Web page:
Hamza bin Laden is believed to be about 30 years old and is the youngest son of Osama bin Laden. The US State Department says he married the daughter of Mohammed Atta, the hijacker who crashed one of the commercial aircraft into the World Trade Centre in New York on September 11th, 2001.

That attack killed close to 3,000 people and sparked the US intervention in Afghanistan.

The US officially listed Hamza bin Laden as a global terrorist two years ago.

He is now thought to be based near the border between Afghanistan and Pakistan.

US offers $1m reward in hunt for Osama bin Laden's son

Hamza bin Laden (Pic: CIA)

Why is he believed to be a threat?

Hamza is increasingly being seen as the successor to his late father Osama bin Laden.

In 2011, US special forces killed Osama bin Laden in a compound in Abbottabad, Pakistan.

US officials say Hamza bin Laden has now called on his followers to take revenge for the capture and death of his father.

In a statement, the US State Department said: "He has released audio and video messages on the Internet, calling on his followers to launch attacks against the United States and its Western allies, and he has threatened attacks against the United States in revenge for the May 2011 killing of his father by US military forces."

Hamza has been described as Osama bin Laden's favourite son, and the State Department says items seized from his father's hiding place in Pakistan suggest he was preparing Hamza to replace him as al-Qaeda's leader.

Hamza bin Laden (Pic: CIA)

Osama bin Laden's three surviving wives and his children were quietly allowed to return to Saudi Arabia after his killing.

But less is known about Hamza bin Laden's whereabouts. He is believed to have spent years along with his mother in Iran, despite al-Qaeda's strident denunciations of the Shiite branch of Islam that dominates the country.

Some observers say that the clerical regime in Tehran kept him under house arrest as a way to maintain pressure on rival Saudi Arabia as well as on al-Qaeda, dissuading the Sunni militants from attacking Iran.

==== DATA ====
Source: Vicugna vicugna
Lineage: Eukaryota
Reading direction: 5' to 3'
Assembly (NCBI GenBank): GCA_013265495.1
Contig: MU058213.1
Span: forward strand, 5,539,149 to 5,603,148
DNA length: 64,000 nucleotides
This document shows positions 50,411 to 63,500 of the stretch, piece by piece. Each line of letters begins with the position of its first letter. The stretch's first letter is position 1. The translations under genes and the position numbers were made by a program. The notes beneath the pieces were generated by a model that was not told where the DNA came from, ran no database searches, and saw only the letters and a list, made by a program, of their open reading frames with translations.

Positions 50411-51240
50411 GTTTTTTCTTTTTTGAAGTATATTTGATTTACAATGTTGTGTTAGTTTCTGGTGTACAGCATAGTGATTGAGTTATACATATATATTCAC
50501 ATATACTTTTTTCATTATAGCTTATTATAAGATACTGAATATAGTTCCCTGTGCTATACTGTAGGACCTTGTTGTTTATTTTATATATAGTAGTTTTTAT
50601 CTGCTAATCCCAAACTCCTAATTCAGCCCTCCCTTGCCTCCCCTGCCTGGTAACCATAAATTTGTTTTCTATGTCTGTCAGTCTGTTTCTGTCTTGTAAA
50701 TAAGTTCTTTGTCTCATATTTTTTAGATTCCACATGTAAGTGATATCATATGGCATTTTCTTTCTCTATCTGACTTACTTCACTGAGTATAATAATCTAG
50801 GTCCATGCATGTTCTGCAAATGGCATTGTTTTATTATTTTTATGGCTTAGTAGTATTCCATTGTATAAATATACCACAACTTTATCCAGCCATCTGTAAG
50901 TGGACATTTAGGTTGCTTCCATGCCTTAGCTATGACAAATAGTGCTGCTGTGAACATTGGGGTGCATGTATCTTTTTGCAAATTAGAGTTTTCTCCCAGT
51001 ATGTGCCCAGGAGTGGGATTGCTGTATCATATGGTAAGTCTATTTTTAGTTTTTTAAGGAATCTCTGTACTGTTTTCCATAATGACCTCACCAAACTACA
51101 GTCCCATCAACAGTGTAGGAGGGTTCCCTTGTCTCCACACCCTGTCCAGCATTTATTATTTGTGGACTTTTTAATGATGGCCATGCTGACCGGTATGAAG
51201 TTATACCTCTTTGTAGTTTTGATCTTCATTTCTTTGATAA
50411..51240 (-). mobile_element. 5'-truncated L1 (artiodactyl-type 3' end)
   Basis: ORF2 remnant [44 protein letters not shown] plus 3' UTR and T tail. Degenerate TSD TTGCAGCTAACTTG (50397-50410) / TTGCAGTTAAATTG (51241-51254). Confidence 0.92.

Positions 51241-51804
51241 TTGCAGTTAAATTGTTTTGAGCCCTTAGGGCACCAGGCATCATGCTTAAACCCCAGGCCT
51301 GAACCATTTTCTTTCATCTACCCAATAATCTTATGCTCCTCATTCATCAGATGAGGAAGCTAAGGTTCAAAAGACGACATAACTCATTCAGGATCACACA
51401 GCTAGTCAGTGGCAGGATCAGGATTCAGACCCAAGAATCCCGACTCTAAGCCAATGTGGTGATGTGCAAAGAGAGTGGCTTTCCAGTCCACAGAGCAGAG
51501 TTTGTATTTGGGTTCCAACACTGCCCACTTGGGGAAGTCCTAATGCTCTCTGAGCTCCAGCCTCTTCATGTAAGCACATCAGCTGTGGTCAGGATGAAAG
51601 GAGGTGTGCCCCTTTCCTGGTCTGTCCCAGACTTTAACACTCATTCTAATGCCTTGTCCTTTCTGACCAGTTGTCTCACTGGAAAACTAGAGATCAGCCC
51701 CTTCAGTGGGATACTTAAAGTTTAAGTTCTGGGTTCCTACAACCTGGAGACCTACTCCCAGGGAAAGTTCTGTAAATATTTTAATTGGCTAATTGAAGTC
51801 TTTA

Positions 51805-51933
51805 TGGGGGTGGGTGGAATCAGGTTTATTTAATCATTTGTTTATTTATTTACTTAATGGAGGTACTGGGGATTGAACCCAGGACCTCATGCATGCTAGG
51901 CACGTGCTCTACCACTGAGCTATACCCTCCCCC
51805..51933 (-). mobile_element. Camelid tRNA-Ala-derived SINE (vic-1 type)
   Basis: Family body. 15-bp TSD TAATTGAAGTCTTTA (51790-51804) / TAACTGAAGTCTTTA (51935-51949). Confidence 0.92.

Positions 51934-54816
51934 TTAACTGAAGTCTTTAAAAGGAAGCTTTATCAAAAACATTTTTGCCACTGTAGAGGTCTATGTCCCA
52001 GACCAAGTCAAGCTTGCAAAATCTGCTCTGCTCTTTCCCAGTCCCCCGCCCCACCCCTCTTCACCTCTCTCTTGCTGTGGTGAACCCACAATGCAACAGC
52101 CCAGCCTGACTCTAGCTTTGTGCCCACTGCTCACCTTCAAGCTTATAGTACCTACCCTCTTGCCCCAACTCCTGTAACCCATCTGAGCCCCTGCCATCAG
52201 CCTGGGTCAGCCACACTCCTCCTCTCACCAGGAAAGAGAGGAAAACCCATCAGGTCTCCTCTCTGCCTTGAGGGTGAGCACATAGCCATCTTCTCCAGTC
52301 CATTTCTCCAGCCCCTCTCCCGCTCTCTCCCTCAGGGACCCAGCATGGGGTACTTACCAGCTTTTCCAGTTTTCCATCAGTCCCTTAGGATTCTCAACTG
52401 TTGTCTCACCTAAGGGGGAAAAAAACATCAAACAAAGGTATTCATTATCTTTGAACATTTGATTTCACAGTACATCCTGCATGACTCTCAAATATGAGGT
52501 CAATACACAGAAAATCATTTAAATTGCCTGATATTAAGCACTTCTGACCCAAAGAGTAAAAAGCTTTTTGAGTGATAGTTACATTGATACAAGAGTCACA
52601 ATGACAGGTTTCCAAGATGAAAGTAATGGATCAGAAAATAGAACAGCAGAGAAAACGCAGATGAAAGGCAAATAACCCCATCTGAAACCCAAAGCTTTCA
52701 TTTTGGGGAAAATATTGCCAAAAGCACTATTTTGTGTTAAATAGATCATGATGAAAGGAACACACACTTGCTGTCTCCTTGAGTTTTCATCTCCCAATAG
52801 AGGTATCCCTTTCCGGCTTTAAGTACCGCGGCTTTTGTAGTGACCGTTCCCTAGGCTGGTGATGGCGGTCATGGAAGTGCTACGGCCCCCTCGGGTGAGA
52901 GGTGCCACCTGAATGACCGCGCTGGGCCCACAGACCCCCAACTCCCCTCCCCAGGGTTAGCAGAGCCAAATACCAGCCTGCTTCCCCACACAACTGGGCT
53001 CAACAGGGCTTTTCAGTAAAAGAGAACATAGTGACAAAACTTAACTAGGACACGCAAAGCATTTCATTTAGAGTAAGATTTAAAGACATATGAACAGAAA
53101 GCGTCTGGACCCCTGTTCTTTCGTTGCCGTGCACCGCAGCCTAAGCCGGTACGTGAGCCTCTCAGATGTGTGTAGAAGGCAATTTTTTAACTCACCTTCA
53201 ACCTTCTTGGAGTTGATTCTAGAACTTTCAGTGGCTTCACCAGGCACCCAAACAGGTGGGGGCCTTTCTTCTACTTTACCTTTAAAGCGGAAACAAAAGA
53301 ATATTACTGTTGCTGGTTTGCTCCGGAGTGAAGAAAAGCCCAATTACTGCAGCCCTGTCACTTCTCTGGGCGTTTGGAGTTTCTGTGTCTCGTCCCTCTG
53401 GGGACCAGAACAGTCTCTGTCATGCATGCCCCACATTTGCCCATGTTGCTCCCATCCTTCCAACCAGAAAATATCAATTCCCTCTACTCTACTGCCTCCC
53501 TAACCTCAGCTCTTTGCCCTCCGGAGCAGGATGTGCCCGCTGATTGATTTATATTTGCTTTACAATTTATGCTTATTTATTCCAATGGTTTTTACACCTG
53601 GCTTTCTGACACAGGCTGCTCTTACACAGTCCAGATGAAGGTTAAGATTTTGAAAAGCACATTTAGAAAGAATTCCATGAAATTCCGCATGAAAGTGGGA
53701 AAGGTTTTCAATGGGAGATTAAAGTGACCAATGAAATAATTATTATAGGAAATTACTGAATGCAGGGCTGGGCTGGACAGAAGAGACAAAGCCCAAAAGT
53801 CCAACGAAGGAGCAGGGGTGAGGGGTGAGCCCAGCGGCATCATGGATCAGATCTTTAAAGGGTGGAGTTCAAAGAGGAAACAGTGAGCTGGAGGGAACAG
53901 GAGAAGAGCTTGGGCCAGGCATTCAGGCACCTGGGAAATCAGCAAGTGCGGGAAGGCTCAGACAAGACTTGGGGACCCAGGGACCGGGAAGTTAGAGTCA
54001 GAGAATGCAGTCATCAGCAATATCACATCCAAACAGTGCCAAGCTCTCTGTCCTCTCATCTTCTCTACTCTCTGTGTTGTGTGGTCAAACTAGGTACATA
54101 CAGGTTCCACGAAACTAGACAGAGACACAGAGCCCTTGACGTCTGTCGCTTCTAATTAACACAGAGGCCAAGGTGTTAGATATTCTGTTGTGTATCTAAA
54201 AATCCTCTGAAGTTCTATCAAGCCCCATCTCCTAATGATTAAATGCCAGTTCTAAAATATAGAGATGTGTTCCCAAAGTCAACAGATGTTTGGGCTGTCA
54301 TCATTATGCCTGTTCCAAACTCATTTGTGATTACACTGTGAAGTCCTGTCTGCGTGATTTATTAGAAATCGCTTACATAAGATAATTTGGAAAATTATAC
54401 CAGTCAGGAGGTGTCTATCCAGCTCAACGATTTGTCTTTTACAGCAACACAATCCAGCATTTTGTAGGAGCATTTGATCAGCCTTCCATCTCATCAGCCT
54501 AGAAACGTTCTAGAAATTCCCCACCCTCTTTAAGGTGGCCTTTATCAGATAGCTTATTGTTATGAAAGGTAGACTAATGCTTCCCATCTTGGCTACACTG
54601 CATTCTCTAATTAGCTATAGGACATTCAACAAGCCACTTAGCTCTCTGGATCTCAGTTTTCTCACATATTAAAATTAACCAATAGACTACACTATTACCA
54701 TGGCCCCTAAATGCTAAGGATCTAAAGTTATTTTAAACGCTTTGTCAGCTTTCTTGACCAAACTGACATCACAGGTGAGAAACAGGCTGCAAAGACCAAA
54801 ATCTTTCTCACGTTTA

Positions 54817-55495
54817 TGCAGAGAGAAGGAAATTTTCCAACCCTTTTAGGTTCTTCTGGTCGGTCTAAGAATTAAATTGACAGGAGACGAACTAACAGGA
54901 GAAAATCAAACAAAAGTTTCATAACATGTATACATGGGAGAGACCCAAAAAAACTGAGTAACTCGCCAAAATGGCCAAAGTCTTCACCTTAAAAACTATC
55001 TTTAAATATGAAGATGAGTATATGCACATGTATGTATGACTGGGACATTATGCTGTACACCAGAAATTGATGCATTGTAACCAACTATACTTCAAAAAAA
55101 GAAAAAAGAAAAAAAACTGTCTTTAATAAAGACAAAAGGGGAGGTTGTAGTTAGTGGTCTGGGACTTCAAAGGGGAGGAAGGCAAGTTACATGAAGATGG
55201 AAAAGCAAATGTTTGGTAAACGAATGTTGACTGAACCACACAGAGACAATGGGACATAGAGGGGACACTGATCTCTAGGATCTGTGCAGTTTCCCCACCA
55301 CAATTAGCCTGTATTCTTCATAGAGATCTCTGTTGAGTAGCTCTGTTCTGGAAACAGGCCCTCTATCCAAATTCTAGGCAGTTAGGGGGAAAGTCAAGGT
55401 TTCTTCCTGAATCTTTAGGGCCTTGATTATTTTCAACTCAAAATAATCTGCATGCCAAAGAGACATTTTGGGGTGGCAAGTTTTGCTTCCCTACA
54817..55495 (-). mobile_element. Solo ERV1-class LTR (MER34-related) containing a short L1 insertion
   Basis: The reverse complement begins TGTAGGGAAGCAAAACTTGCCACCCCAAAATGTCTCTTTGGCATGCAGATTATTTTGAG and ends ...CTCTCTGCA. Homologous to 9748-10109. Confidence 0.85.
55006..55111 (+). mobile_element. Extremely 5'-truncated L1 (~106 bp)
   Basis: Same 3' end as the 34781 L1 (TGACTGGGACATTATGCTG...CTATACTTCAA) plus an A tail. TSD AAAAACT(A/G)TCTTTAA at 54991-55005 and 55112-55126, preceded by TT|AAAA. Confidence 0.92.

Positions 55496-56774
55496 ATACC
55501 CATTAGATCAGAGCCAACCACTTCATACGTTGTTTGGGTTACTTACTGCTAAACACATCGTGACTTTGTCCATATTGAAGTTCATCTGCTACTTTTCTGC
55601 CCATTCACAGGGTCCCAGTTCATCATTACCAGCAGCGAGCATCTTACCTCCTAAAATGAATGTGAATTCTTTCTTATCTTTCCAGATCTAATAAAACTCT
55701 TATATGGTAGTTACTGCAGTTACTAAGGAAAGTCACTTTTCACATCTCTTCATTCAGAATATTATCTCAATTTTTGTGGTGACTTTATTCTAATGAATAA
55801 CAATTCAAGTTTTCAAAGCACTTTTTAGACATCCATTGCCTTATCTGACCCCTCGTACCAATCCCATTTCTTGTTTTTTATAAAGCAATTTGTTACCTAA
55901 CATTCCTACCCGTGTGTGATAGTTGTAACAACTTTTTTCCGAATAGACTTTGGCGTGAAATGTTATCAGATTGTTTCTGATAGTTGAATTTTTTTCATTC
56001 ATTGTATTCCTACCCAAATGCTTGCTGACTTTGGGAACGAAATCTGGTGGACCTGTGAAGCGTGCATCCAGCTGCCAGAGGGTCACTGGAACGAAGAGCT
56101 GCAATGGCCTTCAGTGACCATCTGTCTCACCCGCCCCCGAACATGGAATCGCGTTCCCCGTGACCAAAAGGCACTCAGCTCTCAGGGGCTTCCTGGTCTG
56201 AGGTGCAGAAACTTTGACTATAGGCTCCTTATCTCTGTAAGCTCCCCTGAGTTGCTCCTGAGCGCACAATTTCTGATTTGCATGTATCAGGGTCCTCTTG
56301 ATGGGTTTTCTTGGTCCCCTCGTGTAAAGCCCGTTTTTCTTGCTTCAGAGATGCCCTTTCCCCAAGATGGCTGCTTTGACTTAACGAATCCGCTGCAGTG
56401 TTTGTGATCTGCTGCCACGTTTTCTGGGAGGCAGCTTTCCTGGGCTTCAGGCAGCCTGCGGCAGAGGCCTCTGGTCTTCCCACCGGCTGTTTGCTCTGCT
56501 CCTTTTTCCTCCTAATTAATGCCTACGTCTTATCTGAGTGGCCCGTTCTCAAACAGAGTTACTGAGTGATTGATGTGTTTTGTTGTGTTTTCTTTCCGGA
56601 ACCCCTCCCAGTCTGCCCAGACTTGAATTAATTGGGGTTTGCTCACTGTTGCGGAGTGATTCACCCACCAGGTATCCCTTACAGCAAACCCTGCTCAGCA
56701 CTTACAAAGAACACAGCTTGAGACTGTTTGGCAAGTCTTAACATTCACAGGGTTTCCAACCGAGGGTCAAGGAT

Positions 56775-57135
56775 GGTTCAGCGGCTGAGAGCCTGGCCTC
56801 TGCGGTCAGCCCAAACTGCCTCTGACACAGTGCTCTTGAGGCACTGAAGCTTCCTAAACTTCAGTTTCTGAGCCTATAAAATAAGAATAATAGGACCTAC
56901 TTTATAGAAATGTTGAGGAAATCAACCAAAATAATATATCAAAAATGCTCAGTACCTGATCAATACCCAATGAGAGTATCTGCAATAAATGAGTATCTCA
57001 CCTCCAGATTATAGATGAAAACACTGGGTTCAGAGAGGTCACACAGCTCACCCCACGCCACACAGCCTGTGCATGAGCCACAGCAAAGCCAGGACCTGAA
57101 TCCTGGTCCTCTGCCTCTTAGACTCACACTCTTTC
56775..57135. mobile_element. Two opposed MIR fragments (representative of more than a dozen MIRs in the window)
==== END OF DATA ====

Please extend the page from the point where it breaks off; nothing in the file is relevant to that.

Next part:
Back in November 2017, the CIA released a video of Hamza bin Laden, apparently celebrating his wedding. It is among nearly half a million files from the former al-Qaeda leader's computer to be released by the CIA.

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One of Hamza bin Laden's half-brothers told The Guardian last year that Hamza's whereabouts were unknown, but that he may be in Afghanistan.

Is al-Qaeda making a comeback?

There are concerns that al-Qaeda could gain more support, especially as the even more extreme Islamic State group is now reduced to a small sliver of land in Syria.

More attention has been paid recently to Islamic State than its rival al-Qaeda. But Shashank Joshi, the Economist's Defence editor told RTÉ's News at One programme today:

"Al-Qaeda has been on the sidelines for a while… but of course it is still active, its franchise is still active."

The nominal leader of al-Qaeda is Egyptian Ayman al-Zawahiri. Shashank Joshi said: "Its leader has been a fairly uncharismatic figure for years. He certainly lacks the sense of oratory performance that Osama bin Laden showed on his videos years ago."

He added: "There's always the scope that his son will emerge as a more important operational, but also more importantly public figure in all of this. That's been the case for a long time. It’s not a new development, but as Islamic State comes under pressure in Syria and Iraq, actually a bit more attention will turn back to what al-Qaeda and its franchises in different parts of the world are doing."